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The Battle of Olympus (NES) artwork

The Battle of Olympus (NES) review

"Pay a visit to the island maze-fortress of Crete and the minute you step in the door, you'll be cut to shreds by various Amazon warriors who are both durable and capable of moving their shields around to block attacks much like The Adventures of Link's Ironknuckles. And I haven't even mentioned Phrygia's MANY snake-dragons that take more damage than most bosses while blasting the crap out of you with fire. Brutal…"

When it comes to the ancient Greek legends, Orpheus is probably the least likely of their heroes to pull a Kratos and slaughter virtually every other creation of their lore in order to accomplish a goal. The short version of his story goes as such: His girlfriend died and her soul went to Hades; Orpheus, a talented musician, couldn't bear living without her, so he traveled to Hades and so impressed the deity of the same name with his impassioned, musical plea that the god offered his love back to him with one condition -- she would follow him and he could not look back upon her until reaching the surface world. Since Orpheus was a mortal and mortals tend to be really damn stupid in these stories, he got nervous just before leaving Hades, looked back and she disappeared for good. Orpheus then wandered the earth until, for some reason, a bunch of crazy women tore him to shreds. Well, that didn't turn out as expected…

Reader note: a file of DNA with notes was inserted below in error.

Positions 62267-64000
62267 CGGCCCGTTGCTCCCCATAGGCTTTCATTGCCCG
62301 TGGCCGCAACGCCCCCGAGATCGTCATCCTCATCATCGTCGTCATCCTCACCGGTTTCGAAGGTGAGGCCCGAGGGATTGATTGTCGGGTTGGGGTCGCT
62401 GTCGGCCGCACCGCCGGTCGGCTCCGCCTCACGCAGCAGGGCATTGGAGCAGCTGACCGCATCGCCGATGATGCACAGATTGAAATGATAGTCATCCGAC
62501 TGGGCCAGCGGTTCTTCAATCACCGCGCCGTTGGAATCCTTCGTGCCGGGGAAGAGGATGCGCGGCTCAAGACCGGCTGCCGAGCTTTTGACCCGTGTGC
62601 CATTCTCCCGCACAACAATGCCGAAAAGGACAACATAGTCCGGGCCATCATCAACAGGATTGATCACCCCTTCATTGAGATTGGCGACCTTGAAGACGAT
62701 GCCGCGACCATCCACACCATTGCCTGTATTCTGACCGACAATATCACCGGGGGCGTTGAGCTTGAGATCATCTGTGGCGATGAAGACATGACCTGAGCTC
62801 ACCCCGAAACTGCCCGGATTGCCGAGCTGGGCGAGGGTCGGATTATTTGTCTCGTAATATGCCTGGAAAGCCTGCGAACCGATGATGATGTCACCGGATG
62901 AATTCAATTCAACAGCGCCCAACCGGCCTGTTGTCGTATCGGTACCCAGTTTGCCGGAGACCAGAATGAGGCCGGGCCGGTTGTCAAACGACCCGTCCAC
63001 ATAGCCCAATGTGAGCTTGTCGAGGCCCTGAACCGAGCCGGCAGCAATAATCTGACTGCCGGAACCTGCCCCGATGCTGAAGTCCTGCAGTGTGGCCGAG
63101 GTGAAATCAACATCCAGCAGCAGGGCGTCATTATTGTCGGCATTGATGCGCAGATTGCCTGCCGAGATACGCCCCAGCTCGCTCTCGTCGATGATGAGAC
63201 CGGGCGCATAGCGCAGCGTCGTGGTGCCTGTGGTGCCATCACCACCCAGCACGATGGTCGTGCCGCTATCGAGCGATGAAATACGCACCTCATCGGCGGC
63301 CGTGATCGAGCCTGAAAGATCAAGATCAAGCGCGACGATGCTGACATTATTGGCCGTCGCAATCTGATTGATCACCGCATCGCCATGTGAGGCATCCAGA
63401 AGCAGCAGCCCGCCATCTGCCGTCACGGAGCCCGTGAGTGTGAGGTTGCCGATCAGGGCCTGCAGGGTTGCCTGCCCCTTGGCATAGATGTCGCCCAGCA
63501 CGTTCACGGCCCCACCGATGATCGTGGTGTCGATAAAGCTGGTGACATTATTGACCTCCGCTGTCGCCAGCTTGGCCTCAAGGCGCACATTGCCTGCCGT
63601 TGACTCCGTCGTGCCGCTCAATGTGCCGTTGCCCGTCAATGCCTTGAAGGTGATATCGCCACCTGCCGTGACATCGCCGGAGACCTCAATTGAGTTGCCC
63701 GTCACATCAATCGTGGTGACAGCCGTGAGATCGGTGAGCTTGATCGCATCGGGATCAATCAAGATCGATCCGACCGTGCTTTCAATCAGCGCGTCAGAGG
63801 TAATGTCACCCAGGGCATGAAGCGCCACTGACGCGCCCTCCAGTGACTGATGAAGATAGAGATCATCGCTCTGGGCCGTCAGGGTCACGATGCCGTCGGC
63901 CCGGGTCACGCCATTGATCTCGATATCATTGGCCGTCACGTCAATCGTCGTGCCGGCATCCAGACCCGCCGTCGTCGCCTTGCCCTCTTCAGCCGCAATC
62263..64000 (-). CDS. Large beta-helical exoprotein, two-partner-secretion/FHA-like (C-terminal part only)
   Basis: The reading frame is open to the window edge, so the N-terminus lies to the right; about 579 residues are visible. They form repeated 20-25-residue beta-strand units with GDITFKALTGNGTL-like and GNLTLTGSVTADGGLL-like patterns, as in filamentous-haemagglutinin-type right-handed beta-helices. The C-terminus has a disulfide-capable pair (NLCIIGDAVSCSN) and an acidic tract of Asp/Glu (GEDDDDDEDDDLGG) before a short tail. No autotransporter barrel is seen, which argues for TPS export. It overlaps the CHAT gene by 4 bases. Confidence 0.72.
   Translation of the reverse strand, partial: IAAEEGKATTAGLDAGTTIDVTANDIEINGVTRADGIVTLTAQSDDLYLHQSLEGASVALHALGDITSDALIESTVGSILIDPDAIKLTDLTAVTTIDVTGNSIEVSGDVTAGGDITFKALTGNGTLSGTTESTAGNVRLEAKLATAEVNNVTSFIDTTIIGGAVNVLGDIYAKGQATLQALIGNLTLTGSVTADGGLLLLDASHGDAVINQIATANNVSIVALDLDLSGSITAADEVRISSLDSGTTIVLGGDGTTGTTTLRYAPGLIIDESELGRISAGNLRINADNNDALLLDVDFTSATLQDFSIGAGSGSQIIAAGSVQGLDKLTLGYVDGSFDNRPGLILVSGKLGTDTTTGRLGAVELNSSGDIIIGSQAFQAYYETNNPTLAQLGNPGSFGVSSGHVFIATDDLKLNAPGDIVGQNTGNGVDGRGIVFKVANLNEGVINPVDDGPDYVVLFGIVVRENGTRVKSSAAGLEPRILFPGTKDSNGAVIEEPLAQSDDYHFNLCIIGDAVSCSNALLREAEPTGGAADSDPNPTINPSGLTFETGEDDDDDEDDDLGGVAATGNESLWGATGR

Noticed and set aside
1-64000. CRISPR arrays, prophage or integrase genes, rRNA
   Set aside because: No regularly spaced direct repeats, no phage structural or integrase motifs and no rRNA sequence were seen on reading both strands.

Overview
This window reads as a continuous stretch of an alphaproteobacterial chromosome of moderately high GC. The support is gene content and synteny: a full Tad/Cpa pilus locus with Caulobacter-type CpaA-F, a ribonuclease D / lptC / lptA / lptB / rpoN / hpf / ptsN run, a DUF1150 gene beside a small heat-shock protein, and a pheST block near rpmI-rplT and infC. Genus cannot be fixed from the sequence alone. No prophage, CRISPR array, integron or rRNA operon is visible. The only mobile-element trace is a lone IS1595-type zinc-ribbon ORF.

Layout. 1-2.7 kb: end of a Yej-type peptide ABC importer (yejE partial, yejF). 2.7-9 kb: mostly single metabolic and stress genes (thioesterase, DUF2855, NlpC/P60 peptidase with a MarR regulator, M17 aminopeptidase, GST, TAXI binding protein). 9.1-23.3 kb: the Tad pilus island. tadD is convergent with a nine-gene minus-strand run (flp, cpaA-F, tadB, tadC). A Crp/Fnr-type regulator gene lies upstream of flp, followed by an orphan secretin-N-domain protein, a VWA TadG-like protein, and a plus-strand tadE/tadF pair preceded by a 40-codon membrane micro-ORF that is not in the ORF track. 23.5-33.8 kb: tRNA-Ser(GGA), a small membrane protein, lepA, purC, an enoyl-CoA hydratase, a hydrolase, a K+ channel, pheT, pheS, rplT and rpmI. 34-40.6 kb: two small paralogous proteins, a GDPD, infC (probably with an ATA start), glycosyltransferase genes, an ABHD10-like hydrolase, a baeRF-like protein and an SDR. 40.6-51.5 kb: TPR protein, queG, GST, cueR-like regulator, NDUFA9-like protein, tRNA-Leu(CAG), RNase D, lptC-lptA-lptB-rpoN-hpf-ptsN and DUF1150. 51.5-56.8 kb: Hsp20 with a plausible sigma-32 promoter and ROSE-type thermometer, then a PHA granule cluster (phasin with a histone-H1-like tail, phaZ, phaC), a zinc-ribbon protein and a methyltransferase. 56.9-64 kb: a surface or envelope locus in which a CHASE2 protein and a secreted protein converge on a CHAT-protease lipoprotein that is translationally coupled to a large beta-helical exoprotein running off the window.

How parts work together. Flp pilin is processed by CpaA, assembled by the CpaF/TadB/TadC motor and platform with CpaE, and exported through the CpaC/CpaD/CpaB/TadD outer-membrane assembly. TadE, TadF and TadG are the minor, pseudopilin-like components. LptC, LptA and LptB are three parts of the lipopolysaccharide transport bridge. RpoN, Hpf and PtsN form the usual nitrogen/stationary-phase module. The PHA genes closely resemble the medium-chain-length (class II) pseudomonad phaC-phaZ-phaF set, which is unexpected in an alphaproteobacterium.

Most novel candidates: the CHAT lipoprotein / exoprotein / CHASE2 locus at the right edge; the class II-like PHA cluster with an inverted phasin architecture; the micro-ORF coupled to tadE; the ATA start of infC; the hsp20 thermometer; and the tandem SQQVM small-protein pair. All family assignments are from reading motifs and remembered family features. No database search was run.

Infinity decided to rewrite this sad tale in 1988 and Broderbund ported it to America the next year as The Battle of Olympus. There are a couple of subtle differences to the story for this NES version of the legend, which goes as follows: Orpheus loses his girlfriend and finds out the god Hades kidnapped her to be his bride. Not taking this sort of insult lying down, the mortal gets the endorsement of various other gods, strolls through Greece kicking the crap out of every monster he finds, descends into Tartarus, annihilates Hades, reclaims his girl and they live happily ever after. The only things missing are an action montage showing Orpheus training and a hair metal soundtrack playing as he and his girl walk into the sunset as the credits roll!

The Battle of Olympus screenshot The Battle of Olympus screenshot

Battle of Olympus is a shameless rip-off of Nintendo's Zelda II: The Adventures of Link, boasting the same sort of graphics -- in particular, human characters who might have been directly ripped from that game. At least they picked a good game to steal from, as this lack of originality isn't a bad thing. It's when they deviate from that path that cracks start to appear. As Orpheus, you travel from region to region in Greece. You'll kill monsters to earn olives (money), which you use to buy weapon upgrades and key items. Most regions have at least one boss fight against various Greek monsters like the cyclops, hydra, minotaur and others. There's kind of a "Metroidvania" vibe to this game. From the region you start the game in, you can find exits to four other places, so it's up to you to figure out where to go first, as most areas have sections that are inaccessible until you obtain the proper item.